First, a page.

Prototyping the Wind Chime Unit

During class Elle and I began making pom poms and experimenting with different sizes and lengths while Helen continued to flesh out the code. We decided to make each wind chime unit personal to each team member using different color combinations, bells, and beads to accent the pendulums. We met with Garth & Olivia to share some important concerns that Elle brought up, such as how to keep the pendulums from getting tangled together and how using different bells might be to our advantage. After class, I moved forward with creating the first wind chime unit for Helen.

I experimented with different lengths and found that keeping the pom poms on the larger side helped the pendulums “bounce” off one another and make the twirling action of the wind chime unit more dynamic. By keeping three of the pendulums long and the other three short, it made the movement and sound of the bells energizing. All together, I think it proved to be an excellent and successful prototype!

Once the prototype proved successful, Helen and I met up and used the table top stand she created to hold the servo unit upside down. We did some sample tests after assembling and tested the prototype again.

Moving Forward

1. For Helen’s wind chimes I am going to trim down the pom poms a little bit so they have more room to twirl around.
2. For my wind chime unit I am going to experiment with different types of bells and find another way to stagger the lengths of the pendulums to add a bit of individuality and flair ðŸ’•

Code

```"""
Project 1: Ambient Proxy Body

Team Pom Pom
Helen Yu (heleny1), Celia Kasberg (ckasberg), Elle Smith

Written by Helen Yu
Last Updated: 3/28/21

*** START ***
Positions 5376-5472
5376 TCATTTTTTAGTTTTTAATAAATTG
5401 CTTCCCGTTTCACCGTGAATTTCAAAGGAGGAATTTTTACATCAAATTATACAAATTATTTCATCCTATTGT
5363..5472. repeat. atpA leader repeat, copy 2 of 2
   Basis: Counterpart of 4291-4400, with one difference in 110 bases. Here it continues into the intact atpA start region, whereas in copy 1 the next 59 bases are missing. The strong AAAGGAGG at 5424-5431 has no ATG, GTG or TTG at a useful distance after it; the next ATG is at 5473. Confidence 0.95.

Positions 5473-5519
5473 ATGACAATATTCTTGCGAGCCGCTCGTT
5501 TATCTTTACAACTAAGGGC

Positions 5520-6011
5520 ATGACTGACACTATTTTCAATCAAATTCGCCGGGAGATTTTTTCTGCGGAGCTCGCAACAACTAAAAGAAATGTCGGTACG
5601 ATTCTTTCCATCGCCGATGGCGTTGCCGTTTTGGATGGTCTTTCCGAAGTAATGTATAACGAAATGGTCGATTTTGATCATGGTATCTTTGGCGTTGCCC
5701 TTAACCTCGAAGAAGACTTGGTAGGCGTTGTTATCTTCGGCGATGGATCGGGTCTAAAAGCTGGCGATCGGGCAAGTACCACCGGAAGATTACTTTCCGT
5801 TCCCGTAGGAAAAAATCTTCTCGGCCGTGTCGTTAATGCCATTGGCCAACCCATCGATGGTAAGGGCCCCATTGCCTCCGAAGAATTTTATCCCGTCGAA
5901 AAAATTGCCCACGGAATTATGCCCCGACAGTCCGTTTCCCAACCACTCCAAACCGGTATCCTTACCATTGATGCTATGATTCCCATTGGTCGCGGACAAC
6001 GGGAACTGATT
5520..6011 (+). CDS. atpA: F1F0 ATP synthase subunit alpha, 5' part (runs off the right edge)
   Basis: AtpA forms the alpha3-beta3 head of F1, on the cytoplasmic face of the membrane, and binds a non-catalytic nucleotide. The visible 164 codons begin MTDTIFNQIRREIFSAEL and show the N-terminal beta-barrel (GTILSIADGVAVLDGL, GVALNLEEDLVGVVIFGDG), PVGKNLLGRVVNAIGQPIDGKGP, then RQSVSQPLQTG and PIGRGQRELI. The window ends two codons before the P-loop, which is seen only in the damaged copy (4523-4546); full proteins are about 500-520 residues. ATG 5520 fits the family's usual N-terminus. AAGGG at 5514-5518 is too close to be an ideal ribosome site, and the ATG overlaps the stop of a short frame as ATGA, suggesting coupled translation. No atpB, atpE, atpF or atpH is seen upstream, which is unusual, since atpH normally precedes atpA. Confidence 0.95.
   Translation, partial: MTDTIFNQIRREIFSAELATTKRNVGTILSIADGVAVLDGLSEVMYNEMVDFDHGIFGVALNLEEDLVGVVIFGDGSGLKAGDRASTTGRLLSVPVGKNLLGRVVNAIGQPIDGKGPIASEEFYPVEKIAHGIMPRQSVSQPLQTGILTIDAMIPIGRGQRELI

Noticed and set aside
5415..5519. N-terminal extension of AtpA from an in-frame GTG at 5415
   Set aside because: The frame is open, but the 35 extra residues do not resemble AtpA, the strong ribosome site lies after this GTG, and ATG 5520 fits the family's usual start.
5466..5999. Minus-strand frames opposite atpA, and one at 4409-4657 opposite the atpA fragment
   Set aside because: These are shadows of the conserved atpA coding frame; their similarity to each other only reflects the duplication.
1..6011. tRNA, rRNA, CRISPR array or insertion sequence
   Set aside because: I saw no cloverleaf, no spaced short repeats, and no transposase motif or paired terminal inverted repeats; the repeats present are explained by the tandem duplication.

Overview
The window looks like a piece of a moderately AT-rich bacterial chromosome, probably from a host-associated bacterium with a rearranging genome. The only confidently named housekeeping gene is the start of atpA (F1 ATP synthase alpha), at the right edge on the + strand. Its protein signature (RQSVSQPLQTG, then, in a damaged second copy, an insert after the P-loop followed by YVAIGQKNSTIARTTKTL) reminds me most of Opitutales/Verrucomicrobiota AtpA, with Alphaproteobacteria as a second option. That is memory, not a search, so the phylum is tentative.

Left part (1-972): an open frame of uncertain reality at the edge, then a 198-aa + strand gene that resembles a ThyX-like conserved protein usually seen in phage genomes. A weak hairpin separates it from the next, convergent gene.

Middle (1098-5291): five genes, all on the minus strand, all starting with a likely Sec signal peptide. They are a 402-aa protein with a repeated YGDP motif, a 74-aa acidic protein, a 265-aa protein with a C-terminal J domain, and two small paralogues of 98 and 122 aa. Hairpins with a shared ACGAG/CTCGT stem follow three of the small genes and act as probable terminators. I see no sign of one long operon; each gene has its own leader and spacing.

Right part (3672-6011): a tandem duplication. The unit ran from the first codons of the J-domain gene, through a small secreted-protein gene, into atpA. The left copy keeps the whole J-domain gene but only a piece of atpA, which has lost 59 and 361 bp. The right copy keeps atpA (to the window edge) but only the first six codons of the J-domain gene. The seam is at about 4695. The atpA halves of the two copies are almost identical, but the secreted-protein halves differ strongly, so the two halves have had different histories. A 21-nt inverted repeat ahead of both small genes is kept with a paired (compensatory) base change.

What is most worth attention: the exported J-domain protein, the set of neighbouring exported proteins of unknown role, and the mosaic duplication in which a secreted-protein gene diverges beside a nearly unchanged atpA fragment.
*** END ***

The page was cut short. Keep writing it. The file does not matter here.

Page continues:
Summary: As your partner fidgets in their chair, your wind chimes spin
in reaction to your partner's presence. Small and slow movements trigger
a sweeping motion in the servo. Fast and sharp movements trigger a stepping
sweep in the servo.

Inputs: Accelerometer
Outputs: Hobby Servo on SD A5
"""

# ----------------------------------------------------------------
# Import any needed standard Python modules.
import time, math, sys

# Import the board-specific input/output library.
from adafruit_circuitplayground import cp

# Import the low-level hardware libraries.
import board
import digitalio
import analogio
import pwmio

# Import the Adafruit helper library.
from adafruit_motor import servo

# Import the runtime for checking serial port status.
import supervisor

# ----------------------------------------------------------------
# Initialize hardware.

# Create a PWMOut object on pad SDA A5 to generate control signals.
pwm = pwmio.PWMOut(board.A5, duty_cycle=0, frequency=50)

# Create a Servo object which controls a hobby servo using the PWMOut.
actuator = servo.Servo(pwm, min_pulse=50, max_pulse=3000)

# ----------------------------------------------------------------
# Initialize global variables for the main loop.

# The remote move state can be updated via serial port messages.
remote_moves = [0, 0, 0, 0, 0]